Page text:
On a recent visit to Travis Wetland we saw many webs of the nursery web spider (Dolomedes minor), which builds a nest to protect its young.

CINJAT nursery web spiders IMG_2520

The spiders typically build these nursery in low growing shrubs, such as this Coprosma bush. The nest below is probably about to be vacated by the spiderlings.

CINJAT nursery web spiders IMG_2524

We did get a (somewhat blurry!) video of the seething mass of spiderlings.

We didn’t see any of the adult spiders, though apparently the females were probably hiding nearby – they guard the nests at night. The nest below is now empty, though there is a spider on the bottom left, perhaps a juvenile?

CINJAT nursery web spiders IMG_2605

There is detailed information about the Dolomedes genus in New Zealand here. There are four species here, with Dolomedes minor being the most common.

For more photos, including of the adult spiders, see here.

We had a short visit recently to one of the waterways that runs through Styx Mill Reserve, in Christchurch. The ~60 ha site has an interesting mix of vegetation types (mainly wetland and riparian areas), and even some locally rare plants. But on this occasion we went to look for arthropods – both in and around the water.

Below are a few of our finds. Our thanks to the folks at NatureWatch for help with the identifications.

The forest shield bug (Oncacontias vittatus):


Another immature shield bug, probably a Rhopalimorpha sp.

CINJAT Rhopalimorpha sp IMG_2680

The New Zealand pond-skater (Microvelia macgregori):


The larvae of a mosquito/midge (Family Dixidae)

CINJAT Family Dixidae Aquatic larvae IMG_2670

A longjawed orb weaver spider (genus Tetragnatha):

CINJAT longjawed orbweaver

And this is the same spider making itself as thin as possible, presumably for hiding:

CINJAT Swamp orbweb spider Tetragnatha sp IMG_2714

There is a guide to many of the species in the reserve on the Landcare website here and the reserve is part of the Styx Project. There is also a comprehensive booklet about Christchurch Waterways available from Environment Canterbury here.


We were looking for tardigrades, but without success on this occasion. We collected moss and liverwort from our urban backyard, along with some soil, and added water.

Moss, liverwort and soil samples

Moss, liverwort and soil samples

However, we did find a large number of other small creatures, most of which we were unable to identify. So we posted some of the images on NatureWatchNZ, and several scientists kindly identified them for us.

There is also an extensive collection of web pages on New Zealand soil fauna that has been compiled by Massey University here. Their site includes images, information and identification keys.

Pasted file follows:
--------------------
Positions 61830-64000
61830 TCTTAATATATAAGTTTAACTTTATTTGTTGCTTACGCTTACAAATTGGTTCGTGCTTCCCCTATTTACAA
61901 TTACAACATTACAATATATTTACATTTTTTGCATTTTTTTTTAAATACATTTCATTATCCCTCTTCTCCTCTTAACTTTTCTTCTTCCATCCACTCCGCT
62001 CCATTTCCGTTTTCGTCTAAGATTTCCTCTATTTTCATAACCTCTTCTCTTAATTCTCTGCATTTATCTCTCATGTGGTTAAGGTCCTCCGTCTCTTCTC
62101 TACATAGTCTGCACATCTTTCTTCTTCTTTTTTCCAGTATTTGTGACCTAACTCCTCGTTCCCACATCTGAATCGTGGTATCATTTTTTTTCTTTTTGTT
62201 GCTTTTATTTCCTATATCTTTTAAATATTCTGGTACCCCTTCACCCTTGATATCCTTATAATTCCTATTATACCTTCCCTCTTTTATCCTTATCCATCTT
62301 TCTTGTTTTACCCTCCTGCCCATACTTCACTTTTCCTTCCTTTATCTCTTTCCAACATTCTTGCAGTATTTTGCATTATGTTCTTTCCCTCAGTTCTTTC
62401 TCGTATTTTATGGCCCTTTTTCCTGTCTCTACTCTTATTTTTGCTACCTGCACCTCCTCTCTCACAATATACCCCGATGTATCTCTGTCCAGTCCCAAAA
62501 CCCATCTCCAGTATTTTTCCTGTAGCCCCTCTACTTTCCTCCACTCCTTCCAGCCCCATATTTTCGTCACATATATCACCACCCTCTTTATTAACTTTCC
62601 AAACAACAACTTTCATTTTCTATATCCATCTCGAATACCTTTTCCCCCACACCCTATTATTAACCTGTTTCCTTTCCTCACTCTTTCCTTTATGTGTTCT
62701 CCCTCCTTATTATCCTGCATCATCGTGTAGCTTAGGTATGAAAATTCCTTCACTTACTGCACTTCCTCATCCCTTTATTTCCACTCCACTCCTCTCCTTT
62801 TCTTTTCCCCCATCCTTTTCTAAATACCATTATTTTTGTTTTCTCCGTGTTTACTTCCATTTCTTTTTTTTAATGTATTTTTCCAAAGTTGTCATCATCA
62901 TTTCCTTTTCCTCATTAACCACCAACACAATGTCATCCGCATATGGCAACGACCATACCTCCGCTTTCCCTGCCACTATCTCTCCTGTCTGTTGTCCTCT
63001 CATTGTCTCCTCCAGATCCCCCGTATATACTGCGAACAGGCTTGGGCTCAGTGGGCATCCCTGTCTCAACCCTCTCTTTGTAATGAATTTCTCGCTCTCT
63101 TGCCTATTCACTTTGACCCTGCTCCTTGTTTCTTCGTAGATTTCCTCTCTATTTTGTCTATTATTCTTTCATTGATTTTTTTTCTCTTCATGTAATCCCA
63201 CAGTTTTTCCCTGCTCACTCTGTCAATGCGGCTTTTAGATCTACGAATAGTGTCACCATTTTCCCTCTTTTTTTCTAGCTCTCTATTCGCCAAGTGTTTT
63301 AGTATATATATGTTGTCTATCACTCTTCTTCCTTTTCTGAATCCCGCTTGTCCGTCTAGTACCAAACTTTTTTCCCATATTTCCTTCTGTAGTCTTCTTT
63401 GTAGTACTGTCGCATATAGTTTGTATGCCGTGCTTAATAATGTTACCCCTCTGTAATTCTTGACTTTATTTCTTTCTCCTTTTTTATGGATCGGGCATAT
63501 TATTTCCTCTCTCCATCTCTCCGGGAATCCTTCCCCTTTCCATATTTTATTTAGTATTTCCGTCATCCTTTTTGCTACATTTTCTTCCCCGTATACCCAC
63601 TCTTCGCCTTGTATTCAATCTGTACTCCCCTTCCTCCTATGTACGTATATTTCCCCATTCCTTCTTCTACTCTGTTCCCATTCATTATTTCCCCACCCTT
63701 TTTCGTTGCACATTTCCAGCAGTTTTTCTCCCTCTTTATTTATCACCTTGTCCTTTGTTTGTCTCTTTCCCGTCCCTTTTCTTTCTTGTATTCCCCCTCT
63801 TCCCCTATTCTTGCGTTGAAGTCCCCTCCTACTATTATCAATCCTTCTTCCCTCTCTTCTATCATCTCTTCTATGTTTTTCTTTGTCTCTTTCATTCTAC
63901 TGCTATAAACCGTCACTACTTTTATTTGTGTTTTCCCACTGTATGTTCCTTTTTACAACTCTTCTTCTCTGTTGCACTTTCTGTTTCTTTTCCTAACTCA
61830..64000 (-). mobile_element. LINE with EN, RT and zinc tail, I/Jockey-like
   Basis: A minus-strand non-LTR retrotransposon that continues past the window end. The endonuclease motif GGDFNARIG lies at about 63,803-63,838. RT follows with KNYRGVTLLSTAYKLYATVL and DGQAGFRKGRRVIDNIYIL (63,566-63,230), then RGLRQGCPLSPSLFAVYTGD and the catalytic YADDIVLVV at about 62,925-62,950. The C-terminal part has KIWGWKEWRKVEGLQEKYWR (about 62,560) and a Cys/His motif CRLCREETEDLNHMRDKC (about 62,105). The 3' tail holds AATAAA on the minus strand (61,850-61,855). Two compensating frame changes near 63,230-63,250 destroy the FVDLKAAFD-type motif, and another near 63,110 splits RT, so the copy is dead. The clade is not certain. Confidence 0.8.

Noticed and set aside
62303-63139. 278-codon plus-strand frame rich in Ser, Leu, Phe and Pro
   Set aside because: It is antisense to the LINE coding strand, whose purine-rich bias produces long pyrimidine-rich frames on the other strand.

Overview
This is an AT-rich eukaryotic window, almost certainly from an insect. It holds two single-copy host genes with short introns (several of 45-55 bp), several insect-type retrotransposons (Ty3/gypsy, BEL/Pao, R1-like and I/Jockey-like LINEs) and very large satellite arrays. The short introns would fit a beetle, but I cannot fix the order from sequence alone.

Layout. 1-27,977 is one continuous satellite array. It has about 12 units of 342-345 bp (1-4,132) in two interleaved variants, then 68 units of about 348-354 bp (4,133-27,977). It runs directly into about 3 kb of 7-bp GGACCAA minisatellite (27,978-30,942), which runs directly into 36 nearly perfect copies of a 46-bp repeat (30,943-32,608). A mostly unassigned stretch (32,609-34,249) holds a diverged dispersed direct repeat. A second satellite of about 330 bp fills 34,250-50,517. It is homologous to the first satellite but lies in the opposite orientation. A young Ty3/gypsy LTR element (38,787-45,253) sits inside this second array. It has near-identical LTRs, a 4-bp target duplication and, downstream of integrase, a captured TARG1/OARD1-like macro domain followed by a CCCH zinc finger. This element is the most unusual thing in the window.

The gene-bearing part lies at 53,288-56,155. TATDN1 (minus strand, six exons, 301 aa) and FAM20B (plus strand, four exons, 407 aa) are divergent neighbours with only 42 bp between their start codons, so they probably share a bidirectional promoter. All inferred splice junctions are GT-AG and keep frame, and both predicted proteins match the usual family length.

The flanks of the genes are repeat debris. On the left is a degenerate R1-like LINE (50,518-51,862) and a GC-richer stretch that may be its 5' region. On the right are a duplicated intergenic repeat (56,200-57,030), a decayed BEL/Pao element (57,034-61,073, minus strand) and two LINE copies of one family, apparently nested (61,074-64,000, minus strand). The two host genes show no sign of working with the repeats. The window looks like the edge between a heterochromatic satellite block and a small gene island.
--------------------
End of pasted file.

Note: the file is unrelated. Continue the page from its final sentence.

Our photos and videos were taken using a stereo microscope at 40 x magnification, connected to a camera phone, as shown below.

Setup with stereo microscope and camera phone attached

Setup with stereo microscope and camera phone attached


The most common creatures we found were nematodes, which are shown in the video below. They are almost transparent and so would be quite difficult to spot, except that they draw attention to themselves by frequently knocking into soil particles.


The Massey site notes that: “Nematodes are the most numerous multicellular animals on Earth. In New Zealand pasture soil, for example, every square meter of soil has on average several million nematodes in the top ten cantimeters. In the deserts there are fewer nematodes in the soil, but they are still present. The only place without nematodes is the ice of Antarctica and mountain glaciers, where there is nothing to feed on.”

Nematodes are also one of the things that tardigrades like to eat (as well as moss).

The other animal we found a lot of are these 6-legged creatures with antennae which turned out to be springtails.


This one is probably a true bug, since it seems to have a sap sucking stylet (out of focus):

True bug

True bug


This one is a millipede, with two pairs of legs per segment.






This is a mite.


There were also lots of very small blobs, whizzing around, that might possibly have been paramecium? It is really impossible to see at this scale.

It would be nice to have a greater magnification available, but even the 40x reveals a much more populated space than it normally appears.